#AWBA2018: A History of Hoaxes, a Mississippi Ghost Story and the Interplay of Freedom and Captivity are among the winners of the 83rd Annual Anisfield-Wolf Book Awards

Book covers and portraits of this year's anisfield wolf winners

We’re excited to announce this year’s cohort of Anisfield-Wolf Book Award winners! Unveiled today by 2015 Anisfield-Wolf winner Marlon James onstage at Case Western Reserve’s ThinkForum, 2018 winners include:

  • Shane McCrae, In the Language of My Captor, Poetry
  • N. Scott Momaday, Lifetime Achievement
  • Jesmyn Ward, Sing, Unburied, Sing, Fiction
  • Kevin Young, Bunk: The Rise of Hoaxes, Humbug, Plagiarists, Phonies, Post-Facts, and Fake News, Nonfiction

This year’s winners join the more than 235 authors who have been honored with Anisfield-Wolf prizes over the past 83 years. Among this distinguished group are five writers who later won Nobel prizes – Gunnar Myrdal, Nadine Gordimer, the Rev. Martin Luther King Jr., Toni Morrison and Wole Soyinka.

“The new Anisfield-Wolf winners deepen our insights on race and diversity,” said Anisfield-Wolf Jury Chair Henry Louis Gates Jr. “This year, we honor a lyrical novel haunted by a Mississippi prison farm, a book of exceptional poetry on what freedom means in captivity and a breakthrough history of the hoax that speaks to this political moment. All is capped by the lifetime achievement of N. Scott Momaday, the dean of Native American letters.”

Get to know this year’s winners:

Shane McCrae interrogates history and perspective with his fifth book, In the Language of My Captor, including the connections between racism and love. He uses historical persona poems and prose memoir to address the illusory freedom of both black and white Americans. “These voices worm their way inside your head; deceptively simple language layers complexity upon complexity until we are shared in the same socialized racial webbing as the African exhibited at the zoo or the Jim Crow universe that Banjo Yes learned to survive in (‘You can be free//Or you can live’),” says Anisfield-Wolf Juror Rita Dove. Raised in Texas and California, McCrae taught at Oberlin College for three years before joining the faculty of Columbia University last year. He lives in Manhattan with his family.

N. Scott Momaday remade American literature in 1966 with his first novel, House Made of Dawn. It tells the story of a modern soldier trying to resume his life in Indian Country. The slim book won a Pulitzer Prize, but Momaday prefers writing poetry, the form his work most often takes. Anisfield-Wolf Jury Chair Gates says Momaday “is at root a storyteller who both preserves and expands Native American culture in his critically praised, transformative writing.” He is also a watercolorist, playwright, scholar, professor and essayist. Momaday was born a Kiowa in Oklahoma and grew up in the Indian southwest. He earned a doctorate at Stanford University, joined its faculty, and taught American literature widely, including in Moscow. In 2007, President George W. Bush awarded Momaday a National Medal of Arts. He lives in Santa Fe, N.M.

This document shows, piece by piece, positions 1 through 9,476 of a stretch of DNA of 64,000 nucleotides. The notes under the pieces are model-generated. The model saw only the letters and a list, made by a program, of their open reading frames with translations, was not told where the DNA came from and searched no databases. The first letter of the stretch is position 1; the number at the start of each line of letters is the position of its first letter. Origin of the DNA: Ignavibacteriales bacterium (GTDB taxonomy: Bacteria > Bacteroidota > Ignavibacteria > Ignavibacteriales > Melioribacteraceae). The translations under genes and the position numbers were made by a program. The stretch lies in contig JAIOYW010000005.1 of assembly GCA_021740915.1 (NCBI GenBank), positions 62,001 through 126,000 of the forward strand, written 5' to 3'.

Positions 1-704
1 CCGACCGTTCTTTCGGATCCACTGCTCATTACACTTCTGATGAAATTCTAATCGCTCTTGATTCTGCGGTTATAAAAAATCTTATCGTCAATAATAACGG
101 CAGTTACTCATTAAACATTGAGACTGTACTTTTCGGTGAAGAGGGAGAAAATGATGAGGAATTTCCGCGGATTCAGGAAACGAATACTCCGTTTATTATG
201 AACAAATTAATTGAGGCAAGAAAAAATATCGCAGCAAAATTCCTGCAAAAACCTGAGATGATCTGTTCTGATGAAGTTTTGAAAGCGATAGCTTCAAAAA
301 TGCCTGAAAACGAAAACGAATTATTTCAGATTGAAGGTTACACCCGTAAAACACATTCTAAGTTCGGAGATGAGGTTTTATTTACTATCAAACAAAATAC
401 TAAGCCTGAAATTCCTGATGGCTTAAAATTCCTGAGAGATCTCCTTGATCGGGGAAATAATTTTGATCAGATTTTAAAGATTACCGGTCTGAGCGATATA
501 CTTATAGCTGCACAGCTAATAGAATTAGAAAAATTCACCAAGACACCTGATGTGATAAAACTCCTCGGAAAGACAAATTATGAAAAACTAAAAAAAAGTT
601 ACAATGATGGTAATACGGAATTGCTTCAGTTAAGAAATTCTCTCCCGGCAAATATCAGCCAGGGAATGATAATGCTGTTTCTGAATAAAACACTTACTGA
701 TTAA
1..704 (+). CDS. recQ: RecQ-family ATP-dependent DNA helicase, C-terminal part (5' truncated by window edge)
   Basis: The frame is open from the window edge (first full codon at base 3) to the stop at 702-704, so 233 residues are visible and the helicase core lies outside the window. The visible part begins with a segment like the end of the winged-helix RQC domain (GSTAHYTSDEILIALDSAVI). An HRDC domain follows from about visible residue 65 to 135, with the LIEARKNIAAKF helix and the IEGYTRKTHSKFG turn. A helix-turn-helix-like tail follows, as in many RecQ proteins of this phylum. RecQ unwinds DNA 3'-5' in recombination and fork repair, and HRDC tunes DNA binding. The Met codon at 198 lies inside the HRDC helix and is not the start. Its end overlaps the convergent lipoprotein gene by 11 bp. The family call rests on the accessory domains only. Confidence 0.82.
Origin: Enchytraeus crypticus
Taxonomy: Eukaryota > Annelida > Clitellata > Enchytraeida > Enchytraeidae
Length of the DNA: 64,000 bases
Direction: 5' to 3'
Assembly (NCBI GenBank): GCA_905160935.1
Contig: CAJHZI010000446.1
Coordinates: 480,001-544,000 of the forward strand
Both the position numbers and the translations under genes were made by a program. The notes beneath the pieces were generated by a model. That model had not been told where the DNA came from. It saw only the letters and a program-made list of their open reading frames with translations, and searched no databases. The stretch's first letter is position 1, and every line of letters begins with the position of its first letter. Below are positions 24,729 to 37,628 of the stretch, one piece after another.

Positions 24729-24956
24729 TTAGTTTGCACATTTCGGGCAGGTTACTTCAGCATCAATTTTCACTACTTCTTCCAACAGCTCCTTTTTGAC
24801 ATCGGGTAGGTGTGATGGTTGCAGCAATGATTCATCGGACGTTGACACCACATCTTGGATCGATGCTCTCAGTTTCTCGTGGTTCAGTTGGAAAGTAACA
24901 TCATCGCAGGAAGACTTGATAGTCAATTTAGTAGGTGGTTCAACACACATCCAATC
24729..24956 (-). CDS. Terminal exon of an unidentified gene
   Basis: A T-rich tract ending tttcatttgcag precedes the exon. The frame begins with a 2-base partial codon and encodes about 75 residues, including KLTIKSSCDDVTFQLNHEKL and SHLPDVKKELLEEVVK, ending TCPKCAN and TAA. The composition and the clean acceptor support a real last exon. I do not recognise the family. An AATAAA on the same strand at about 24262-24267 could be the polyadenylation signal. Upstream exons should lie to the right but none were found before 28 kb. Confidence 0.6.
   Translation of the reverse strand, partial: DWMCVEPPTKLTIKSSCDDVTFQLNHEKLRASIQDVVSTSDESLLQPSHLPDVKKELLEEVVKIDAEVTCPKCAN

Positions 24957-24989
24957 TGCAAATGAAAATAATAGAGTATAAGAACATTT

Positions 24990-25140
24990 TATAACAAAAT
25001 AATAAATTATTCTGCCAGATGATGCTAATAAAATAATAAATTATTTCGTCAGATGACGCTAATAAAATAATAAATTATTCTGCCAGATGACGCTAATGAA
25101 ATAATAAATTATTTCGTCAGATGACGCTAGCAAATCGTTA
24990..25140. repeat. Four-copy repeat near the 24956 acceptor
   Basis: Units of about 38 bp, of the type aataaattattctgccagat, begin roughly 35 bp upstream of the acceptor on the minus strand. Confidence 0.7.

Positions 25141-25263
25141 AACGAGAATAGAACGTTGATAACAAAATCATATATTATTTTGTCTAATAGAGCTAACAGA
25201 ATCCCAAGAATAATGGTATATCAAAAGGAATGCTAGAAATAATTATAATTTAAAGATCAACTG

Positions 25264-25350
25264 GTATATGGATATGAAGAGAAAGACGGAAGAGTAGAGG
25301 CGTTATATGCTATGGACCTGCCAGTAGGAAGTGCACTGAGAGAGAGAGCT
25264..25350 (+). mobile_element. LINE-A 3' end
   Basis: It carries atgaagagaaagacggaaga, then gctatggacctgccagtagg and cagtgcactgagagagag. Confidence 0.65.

Jesmyn Ward is the only woman in American letters to receive two National Book Awards, one for her second novel, Salvage the Bones, and another last year for Sing, Unburied, Sing. Both are set in fictional Bois Sauvage, a place rooted in the rural Gulf Coast of Mississippi. Critics have compared Bois Sauvage to William Faulkner’s fictional Yoknapatawpha County and Ward’s prose to Toni Morrison’s. Sing, Unburied, Sing serves as a road book, a ghost story and a tale of sibling love. Anisfield-Wolf juror Joyce Carol Oates called it “a beautifully rendered, heartbreaking, savage and tender novel.” Ward, who won a MacArthur “genius grant” last fall, lives with her family in DeLisle, Miss. She is a professor at Tulane University.

Kevin Young is a public intellectual, the editor of eight books and the author of 13, including Bunk: The Rise of Hoaxes, Humbug, Plagiarists, Phonies, Post-Facts, and Fake News. He spent six years researching and writing this cultural history of the covert American love of the con, and its entanglement with racial history. After 12 years teaching at Emory University, Young became the director of the Schomburg Center for Research in Black Culture and the poetry editor for The New Yorker. Anisfield-Wolf Juror Steven Pinker calls Bunk “rich, informative, interesting, original and above all timely,” and Juror Joyce Carol Oates says “it should be required reading in all U.S. schools.” 

The Anisfield-Wolf winners will be honored Sept. 27 at the State Theatre in Cleveland, hosted by the Cleveland Foundation and emceed by Jury Chair Gates. The ceremony will be part of the third annual Cleveland Book Week slated for Sept. 24-29. For additional information, and a complete list of the recipients since 1935, visit www.Anisfield-Wolf.org.

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